My pair shown above have a penchant for turning over their food plate, this species loves to dig and burrow and will do so given ample suitable substrate. They can become bored and the result is pacing at the glass (where they are kept indoors in coastal areas and southern states). I compensate for this by providing objects for them to bulldoze around, a tennis ball is a favorite and provides me with much entertainment. Enviromental stimuli (roaming/digging outdoors) seems to improve their disposition, without it they can often sulk for long periods and ofcourse this also provides the uv from sunlight required for the metabilisation of nutrients and vitamins.
Primarily herbivorous due to their rather slow nature, they do dig for ground dwelling insects and occasionally utilise carrion for protein.
In captivity they thrive on fresh soft fruits and greens, with incapacitated * insects such as roaches and crickets also mealworms and similar given to provide protein. Every second meal is dusted with a calcium powder.
These lizards will enjoy a frozen thawed mouse once a month to boost condition and this is useful for conditioning femals both during gestation and particularly after birthing.
Fruits and veg can include:
buk choy/ most asian veg
spinach (rarely and in small amounts due extreme iron levels)
strawberrys /other fresh berrys
grated carrot (on occasion)
bannana (occasionally in small amounts due high potassium levels)rockmelon /canteloupe
corn (occasionally in small amounts due high potassium levels)
dandeline flowers and greens
hibiscus (petals only)
roses (petals only)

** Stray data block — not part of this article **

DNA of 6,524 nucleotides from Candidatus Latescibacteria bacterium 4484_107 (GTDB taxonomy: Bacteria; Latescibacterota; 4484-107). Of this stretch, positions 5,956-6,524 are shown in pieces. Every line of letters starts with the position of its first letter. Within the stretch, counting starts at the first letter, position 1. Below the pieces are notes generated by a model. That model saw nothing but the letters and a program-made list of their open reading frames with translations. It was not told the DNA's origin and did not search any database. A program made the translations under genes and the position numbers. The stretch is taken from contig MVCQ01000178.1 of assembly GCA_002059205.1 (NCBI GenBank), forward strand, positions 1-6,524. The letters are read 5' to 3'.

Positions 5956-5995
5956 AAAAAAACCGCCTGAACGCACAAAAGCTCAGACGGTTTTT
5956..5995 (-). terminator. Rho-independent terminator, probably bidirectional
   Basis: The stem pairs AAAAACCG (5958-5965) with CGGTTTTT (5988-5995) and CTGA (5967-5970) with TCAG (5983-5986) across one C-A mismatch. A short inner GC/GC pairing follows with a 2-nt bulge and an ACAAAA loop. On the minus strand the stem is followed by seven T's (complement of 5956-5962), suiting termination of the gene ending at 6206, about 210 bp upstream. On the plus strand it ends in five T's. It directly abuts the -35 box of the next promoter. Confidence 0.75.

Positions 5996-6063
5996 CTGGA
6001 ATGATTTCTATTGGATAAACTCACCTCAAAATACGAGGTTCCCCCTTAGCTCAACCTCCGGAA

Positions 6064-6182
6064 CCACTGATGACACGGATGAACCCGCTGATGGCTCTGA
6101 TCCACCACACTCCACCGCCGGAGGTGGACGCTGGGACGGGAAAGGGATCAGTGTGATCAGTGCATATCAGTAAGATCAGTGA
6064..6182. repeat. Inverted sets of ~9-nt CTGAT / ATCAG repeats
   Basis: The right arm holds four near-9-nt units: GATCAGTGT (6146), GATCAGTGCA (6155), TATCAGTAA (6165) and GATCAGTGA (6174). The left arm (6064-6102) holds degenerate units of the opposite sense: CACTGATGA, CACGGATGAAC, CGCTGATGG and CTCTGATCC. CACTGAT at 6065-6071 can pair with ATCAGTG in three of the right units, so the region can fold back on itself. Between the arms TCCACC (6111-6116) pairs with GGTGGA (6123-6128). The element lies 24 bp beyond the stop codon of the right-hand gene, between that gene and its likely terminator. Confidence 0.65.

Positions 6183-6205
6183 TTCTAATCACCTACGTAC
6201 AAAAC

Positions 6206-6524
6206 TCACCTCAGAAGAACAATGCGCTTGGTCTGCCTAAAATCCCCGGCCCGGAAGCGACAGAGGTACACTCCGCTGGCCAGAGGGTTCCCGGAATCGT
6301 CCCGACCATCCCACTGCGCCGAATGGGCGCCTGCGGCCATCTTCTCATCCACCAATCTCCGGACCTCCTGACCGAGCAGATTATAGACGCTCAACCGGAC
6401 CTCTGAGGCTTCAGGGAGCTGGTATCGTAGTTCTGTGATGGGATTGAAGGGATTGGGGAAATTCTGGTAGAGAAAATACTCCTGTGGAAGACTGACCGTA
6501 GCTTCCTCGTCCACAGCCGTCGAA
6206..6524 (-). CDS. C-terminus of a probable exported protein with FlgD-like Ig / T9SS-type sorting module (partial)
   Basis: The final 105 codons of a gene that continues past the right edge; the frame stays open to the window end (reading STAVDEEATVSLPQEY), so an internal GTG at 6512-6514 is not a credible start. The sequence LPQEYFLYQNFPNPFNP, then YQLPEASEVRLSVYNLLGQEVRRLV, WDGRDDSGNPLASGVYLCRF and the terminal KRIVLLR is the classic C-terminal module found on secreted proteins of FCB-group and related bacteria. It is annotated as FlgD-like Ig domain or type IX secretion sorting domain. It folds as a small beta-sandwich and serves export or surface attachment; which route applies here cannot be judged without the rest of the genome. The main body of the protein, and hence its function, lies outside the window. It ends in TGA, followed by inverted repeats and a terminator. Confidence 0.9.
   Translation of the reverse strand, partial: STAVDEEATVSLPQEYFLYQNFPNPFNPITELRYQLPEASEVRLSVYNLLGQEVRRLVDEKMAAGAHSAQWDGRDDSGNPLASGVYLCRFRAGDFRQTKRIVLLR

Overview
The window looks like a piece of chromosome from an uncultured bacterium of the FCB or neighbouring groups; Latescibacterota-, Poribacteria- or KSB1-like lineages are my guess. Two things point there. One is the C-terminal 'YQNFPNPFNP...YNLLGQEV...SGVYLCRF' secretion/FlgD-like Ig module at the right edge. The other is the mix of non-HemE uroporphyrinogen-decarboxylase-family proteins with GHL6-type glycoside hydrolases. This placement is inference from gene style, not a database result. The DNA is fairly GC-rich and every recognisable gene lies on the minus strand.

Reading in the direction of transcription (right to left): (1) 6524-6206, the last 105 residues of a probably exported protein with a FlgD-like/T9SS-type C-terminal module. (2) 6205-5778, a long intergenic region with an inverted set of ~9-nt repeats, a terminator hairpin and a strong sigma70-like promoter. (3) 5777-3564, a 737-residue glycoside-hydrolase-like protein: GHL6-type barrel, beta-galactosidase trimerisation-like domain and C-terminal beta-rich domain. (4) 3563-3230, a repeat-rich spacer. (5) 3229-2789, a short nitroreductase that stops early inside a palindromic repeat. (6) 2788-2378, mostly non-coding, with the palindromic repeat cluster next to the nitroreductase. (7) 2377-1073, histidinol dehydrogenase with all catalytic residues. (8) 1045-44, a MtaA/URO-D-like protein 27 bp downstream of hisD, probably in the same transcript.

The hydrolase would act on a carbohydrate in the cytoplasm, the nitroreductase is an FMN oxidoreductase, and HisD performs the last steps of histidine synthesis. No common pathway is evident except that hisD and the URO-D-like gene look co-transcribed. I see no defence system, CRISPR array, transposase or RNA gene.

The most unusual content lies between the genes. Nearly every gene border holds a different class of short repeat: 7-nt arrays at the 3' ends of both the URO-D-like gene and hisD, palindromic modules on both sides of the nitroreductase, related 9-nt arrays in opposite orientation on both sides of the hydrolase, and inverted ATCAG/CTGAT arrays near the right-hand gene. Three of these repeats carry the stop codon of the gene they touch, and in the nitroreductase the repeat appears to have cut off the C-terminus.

* insects can be easily incapacited (slowed) by chilling in a refridgerator or freezer for a minute or two.
As an arid dwelling species these lizards drink infrequently. Some keepers simply offer water for one day only every few weeks, however I prefer to provide a small container of fresh water daily. *1
Indoors or out?
This depends greatly on your specific local climate. These lizards come from hot dry areas of inland Australia where ambient humidity is generally rather low (40% or lower) and will not tolerate more humid conditions, often suffering serious respitory ailment as a result of long term exposure to higher than 50% humidity.
*1 I use a very small shallow waterbowl in the cool end of the enclosure to ensure correct humidity levels.
This is a remarkable livebearing species in that gestation is approximately 5 months (similar for T.scincoids though clutches for T.scincoids of up to 13-14 young are common) during which time the baby or babies are fully developed and totally independant minitures of the adults as soon as born.
This species gives birth to max 2 babies, though generally one each year or second year depending on abundance of food/condition.
"miniture" is perhaps not quite apt a description, as these babys are born up to 1/3 the size of the mother! An enormouse effort equivalent to a human woman giving birth to a 3 y.o. child! Paradoxially, despite the independance of newborns, in captivity this species is particularly tolerant (if not parental) of their young, happy to remain housed together regardless of sex and eating from the same bowl without dispute. This remarkable behaviour makes it possible for many keepers to house the species in colonys in outdoor pits.
As in the wild however, the species bond are monogamous, meeting the same partner (remarkably) each spring for mating.
On outback roads you may often find a lone male or female reluctant to leave its roadkilled partner.
I have only recently introduced my pair and Im hopeful they will bond. So far all the signs are good and they tolerate each other. Ive caught the male nudging the hindquarters of the female recently.
We aquired this male from a collection (colony) that was sold off and sadly split up.
The female we've owned for nearly 6 yrs, she was intercepted by Australian customs in an attempted smuggling, tied in a sock inside a suitcase with 30 others stolen from wild, on her way to japan where they fetch $1000 each. Our wildlife Authorities in each state will hold a ballot of outgoing seized natives, among licensed reptile keepers. 0We have no idea how old she is but may 10-12 yrs. She is smaller than the male as he was born in captivity and obviously fed very well during the first year of life.